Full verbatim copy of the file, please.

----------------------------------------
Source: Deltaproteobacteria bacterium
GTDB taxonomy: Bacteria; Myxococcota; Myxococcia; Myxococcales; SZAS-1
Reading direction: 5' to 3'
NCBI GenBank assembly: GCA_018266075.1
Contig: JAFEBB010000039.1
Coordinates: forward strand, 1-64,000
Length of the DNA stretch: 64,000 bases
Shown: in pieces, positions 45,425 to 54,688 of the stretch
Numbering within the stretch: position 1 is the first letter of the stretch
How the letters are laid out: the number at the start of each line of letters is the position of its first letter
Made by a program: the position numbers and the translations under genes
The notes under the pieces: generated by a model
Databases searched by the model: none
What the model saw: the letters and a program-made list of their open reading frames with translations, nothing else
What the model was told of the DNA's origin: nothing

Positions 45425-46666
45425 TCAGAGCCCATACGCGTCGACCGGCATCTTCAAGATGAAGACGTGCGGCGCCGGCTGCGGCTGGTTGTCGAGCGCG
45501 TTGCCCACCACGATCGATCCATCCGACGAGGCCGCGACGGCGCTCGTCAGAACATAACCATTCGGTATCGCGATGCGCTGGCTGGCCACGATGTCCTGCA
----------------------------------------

Source: Deltaproteobacteria bacterium
GTDB taxonomy: Bacteria; Myxococcota; Myxococcia; Myxococcales; SZAS-1
Reading direction: 5' to 3'
NCBI GenBank assembly: GCA_018266075.1
Contig: JAFEBB010000039.1
Coordinates: forward strand, 1-64,000
Length of the DNA stretch: 64,000 bases
Shown: in pieces, positions 45,425 to 54,688 of the stretch
Numbering within the stretch: position 1 is the first letter of the stretch
How the letters are laid out: the number at the start of each line of letters is the position of its first letter
Made by a program: the position numbers and the translations under genes
The notes under the pieces: generated by a model
Databases searched by the model: none
What the model saw: the letters and a program-made list of their open reading frames with translations, nothing else
What the model was told of the DNA's origin: nothing

Positions 45425-46666
45425 TCAGAGCCCATACGCGTCGACCGGCATCTTCAAGATGAAGACGTGCGGCGCCGGCTGCGGCTGGTTGTCGAGCGCG
45501 TTGCCCACCACGATCGATCCATCCGACGAGGCCGCGACGGCGCTCGTCAGAACATAACCATTCGGTATCGCGATGCGCTGGCTGGCCACGATGTCCTGCA